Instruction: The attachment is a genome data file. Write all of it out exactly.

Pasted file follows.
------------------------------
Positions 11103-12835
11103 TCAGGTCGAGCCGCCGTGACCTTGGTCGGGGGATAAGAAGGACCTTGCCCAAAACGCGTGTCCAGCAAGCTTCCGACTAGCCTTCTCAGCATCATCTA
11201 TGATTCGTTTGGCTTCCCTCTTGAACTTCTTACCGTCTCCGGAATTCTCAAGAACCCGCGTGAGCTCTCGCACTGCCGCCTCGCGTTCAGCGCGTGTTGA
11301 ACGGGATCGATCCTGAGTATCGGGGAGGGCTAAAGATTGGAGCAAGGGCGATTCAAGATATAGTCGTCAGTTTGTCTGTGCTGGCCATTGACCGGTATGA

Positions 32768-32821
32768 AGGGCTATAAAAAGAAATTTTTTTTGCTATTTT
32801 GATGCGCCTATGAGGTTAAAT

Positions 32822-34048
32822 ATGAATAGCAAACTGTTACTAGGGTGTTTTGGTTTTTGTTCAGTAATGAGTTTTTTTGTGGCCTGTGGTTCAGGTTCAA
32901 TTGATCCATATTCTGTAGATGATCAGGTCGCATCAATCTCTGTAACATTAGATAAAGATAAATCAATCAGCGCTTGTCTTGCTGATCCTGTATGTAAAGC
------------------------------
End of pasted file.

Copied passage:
Positions 11103-12835
11103 TCAGGTCGAGCCGCCGTGACCTTGGTCGGGGGATAAGAAGGACCTTGCCCAAAACGCGTGTCCAGCAAGCTTCCGACTAGCCTTCTCAGCATCATCTA
11201 TGATTCGTTTGGCTTCCCTCTTGAACTTCTTACCGTCTCCGGAATTCTCAAGAACCCGCGTGAGCTCTCGCACTGCCGCCTCGCGTTCAGCGCGTGTTGA
11301 ACGGGATCGATCCTGAGTATCGGGGAGGGCTAAAGATTGGAGCAAGGGCGATTCAAGATATAGTCGTCAGTTTGTCTGTGCTGGCCATTGACCGGTATGA

Positions 32768-32821
32768 AGGGCTATAAAAAGAAATTTTTTTTGCTATTTT
32801 GATGCGCCTATGAGGTTAAAT

Positions 32822-34048
32822 ATGAATAGCAAACTGTTACTAGGGTGTTTTGGTTTTTGTTCAGTAATGAGTTTTTTTGTGGCCTGTGGTTCAGGTTCAA
32901 TTGATCCATATTCTGTAGATGATCAGGTCGCATCAATCTCTGTAACATTAGATAAAGATAAATCAATCAGCGCTTGTCTTGCTGATCCTGTATGTAAAGC